This was one of his three offices that he had. The other two were off site. While on the paid private places tour, the docent mentioned that John would stand out on this balcony and watch to see if the workers were slacking off on his real estate projects that he had going on across the bay. Everything is original.
Mabel had her own bathroom and bedroom. As you can see, the different colors and it’s much more feminine than John’s bathroom. Again, I was able to move the velvet ropes and stands to get a clean photo.
There wasn’t any shortage of rooms to stay in when one visited. This is one of the guest bedrooms. Every bedroom had it own color theme and the artwork and furniture matched.
Another guest bedroom, this one happened to be facing Sarasota Bay. How nice would that be to wake up to such a scene?
On the next floor up is where the vault is located; also there is a wine rack inside the vault that would make any wine connoisseur jealous. If this sounds strange, there was this little event that was going on while John and Mabel were here, you might of heard of it….prohibition. Needless to say prohibition never saw this house. There is a secret panel that covers the vault door and if you didn’t know it was there, you would walk right by it, just the way they wanted it. Also, this is where the 20ish (not sure on the exact number) table leaves for the formal dining room table are kept. That’s a lot of guests!
If you remember I mentioned in the first post about if you won too much money in poker, you were sat in front of the killing painting at the breakfast table? Here’s the table. Also, you will notice a big brown chair to the right. This is a Mason chair. There wasn’t a Mason lodge around so John created one and this is the chair. This has some remarkable carvings on it.
Around the corner is a pool table. It also has some amazing features that one could spend hours photographing. The game room is really dark. You’ll notice that there are only a couple of windows that go to the outside. They had lamps to help light the space, and since it was encased in concrete, the temperature was cool in this room. It was a blaring 100° outside, but it must have been around 70° inside this room. This is where you would have found me!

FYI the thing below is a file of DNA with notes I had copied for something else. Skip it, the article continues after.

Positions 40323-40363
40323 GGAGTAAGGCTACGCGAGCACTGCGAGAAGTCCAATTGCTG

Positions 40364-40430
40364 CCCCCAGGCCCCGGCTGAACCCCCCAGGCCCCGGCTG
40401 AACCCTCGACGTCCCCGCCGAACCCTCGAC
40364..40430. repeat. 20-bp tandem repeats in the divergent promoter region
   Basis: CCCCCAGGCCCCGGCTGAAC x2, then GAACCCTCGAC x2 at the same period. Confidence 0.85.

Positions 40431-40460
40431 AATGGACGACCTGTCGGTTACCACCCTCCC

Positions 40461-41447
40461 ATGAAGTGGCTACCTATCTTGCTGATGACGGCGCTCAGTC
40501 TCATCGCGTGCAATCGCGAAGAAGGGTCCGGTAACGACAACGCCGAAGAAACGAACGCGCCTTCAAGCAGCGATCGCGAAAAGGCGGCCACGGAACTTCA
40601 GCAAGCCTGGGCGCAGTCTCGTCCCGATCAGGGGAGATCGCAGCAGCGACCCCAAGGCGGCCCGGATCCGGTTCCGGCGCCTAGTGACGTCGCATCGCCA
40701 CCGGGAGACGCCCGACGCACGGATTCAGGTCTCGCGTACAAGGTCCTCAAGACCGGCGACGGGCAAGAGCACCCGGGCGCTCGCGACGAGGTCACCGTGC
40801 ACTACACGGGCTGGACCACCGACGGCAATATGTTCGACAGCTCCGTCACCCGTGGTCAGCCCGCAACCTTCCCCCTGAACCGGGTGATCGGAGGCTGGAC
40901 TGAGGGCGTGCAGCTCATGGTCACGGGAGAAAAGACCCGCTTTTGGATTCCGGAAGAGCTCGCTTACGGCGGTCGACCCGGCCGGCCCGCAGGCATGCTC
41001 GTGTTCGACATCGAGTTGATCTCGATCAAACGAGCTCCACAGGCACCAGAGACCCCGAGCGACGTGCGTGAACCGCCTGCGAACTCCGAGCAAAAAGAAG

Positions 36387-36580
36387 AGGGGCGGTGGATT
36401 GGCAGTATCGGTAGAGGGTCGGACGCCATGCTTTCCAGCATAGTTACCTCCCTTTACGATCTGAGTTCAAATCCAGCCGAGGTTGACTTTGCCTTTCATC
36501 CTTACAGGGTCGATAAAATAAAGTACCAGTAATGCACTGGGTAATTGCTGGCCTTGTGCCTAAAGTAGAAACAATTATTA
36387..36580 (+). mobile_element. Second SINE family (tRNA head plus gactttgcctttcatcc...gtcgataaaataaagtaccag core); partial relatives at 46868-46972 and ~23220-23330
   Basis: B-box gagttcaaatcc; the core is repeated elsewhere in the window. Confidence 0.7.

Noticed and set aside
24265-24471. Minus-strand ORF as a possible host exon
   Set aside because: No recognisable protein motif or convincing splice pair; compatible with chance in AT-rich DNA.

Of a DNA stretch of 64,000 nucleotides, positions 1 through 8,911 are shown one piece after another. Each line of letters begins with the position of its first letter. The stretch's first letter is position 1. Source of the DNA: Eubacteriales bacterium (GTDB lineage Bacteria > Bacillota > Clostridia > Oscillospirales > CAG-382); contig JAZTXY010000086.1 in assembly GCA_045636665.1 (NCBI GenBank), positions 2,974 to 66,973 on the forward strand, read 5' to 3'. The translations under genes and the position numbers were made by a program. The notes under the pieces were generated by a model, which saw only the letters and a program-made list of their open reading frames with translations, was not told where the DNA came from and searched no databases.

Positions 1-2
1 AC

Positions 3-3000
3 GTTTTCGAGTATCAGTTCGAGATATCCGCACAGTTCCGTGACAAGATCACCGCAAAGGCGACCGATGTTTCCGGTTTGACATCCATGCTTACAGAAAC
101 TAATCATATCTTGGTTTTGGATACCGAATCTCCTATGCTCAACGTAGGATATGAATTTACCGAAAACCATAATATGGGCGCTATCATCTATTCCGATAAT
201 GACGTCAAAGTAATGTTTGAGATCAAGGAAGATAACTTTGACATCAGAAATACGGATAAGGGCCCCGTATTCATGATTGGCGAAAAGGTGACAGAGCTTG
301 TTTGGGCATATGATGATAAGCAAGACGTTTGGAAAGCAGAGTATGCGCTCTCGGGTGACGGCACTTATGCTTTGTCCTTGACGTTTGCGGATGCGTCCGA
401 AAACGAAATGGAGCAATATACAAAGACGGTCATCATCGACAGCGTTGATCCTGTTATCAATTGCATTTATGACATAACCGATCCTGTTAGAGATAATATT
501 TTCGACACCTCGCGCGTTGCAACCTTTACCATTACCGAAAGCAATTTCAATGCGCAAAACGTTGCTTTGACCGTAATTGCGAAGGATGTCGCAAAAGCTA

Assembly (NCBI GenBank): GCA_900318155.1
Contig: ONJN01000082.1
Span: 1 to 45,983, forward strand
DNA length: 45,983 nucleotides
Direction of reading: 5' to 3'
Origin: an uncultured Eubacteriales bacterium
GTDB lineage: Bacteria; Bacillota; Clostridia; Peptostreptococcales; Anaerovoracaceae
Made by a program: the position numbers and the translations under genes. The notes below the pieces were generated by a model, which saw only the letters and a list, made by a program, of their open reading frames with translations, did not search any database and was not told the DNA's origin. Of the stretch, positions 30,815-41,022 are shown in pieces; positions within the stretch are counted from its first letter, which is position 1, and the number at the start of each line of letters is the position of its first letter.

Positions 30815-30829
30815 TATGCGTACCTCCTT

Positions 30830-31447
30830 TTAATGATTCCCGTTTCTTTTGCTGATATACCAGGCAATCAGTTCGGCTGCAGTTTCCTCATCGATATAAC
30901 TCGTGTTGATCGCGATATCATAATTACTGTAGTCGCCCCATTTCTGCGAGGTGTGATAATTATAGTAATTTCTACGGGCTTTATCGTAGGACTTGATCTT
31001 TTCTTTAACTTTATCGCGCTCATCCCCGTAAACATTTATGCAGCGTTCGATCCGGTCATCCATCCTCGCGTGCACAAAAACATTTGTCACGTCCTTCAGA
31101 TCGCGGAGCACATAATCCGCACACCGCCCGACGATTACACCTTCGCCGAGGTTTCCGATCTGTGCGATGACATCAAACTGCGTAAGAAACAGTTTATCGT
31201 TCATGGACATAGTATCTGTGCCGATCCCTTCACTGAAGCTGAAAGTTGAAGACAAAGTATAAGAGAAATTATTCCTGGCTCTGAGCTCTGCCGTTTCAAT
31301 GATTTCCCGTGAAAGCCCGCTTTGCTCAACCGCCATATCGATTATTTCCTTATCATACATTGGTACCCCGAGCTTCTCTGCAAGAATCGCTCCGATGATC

The ceiling of the game room is painted from front to back. Here you can see a portrait of John and Mabel. Included in the artwork are their dogs and birds that they had as pets. To get this shot, we put a movers blanket on the floor. Then we moved the tripod so that it was only 8” off the floor. Then my fellow photographer friend that was with me, laid on the floor to compose the shot. When she gave the thumbs up, I pressed and held the cable release and let the camera takes the different exposures. I don’t think this would be allowed on the regular tour!
If you wanted to be in a more secluded part of the home, this was the spot. This was the last room on the fourth floor. I was told on the paid tour that when Roy Rodgers came to stay this was his room. The bedroom is complete with a bathroom that is not shown in the photo.
This is the top most part of the home. It was mentioned that this is where a lot of parties were held and John would bring his potential investors here to show them what “paradise” looked like. John was a businessman and was trying to get folks to buy into the area so he could build up the real estate. Great idea since he owned most of it!
Here is a view of what the stairs looked like going back down to the house from the tower space. If you look closely, you can see Longboat Key in the distance. This is one of Sarasota’s barrier islands…and one of many that John owned.
I hope you enjoyed this continuance post of the Ringling’s Ca d’Zan home. It’s truly amazing if you have never been and if you have, it’s always fun to take a second or third look. I just can’t imagine how someone could have come up with all of the details and layout for the home. If you would like to see the WHOLE home, take the private places tour, there you will see every room that was featured here, including the tower area. No tripods allowed, but shoot at higher ISOs with wide open apertures and this will allow you to get sharp shots in this lower light spaces as no flash is allowed. Have a great visit…
Until next time…
Keep Your Glass Clean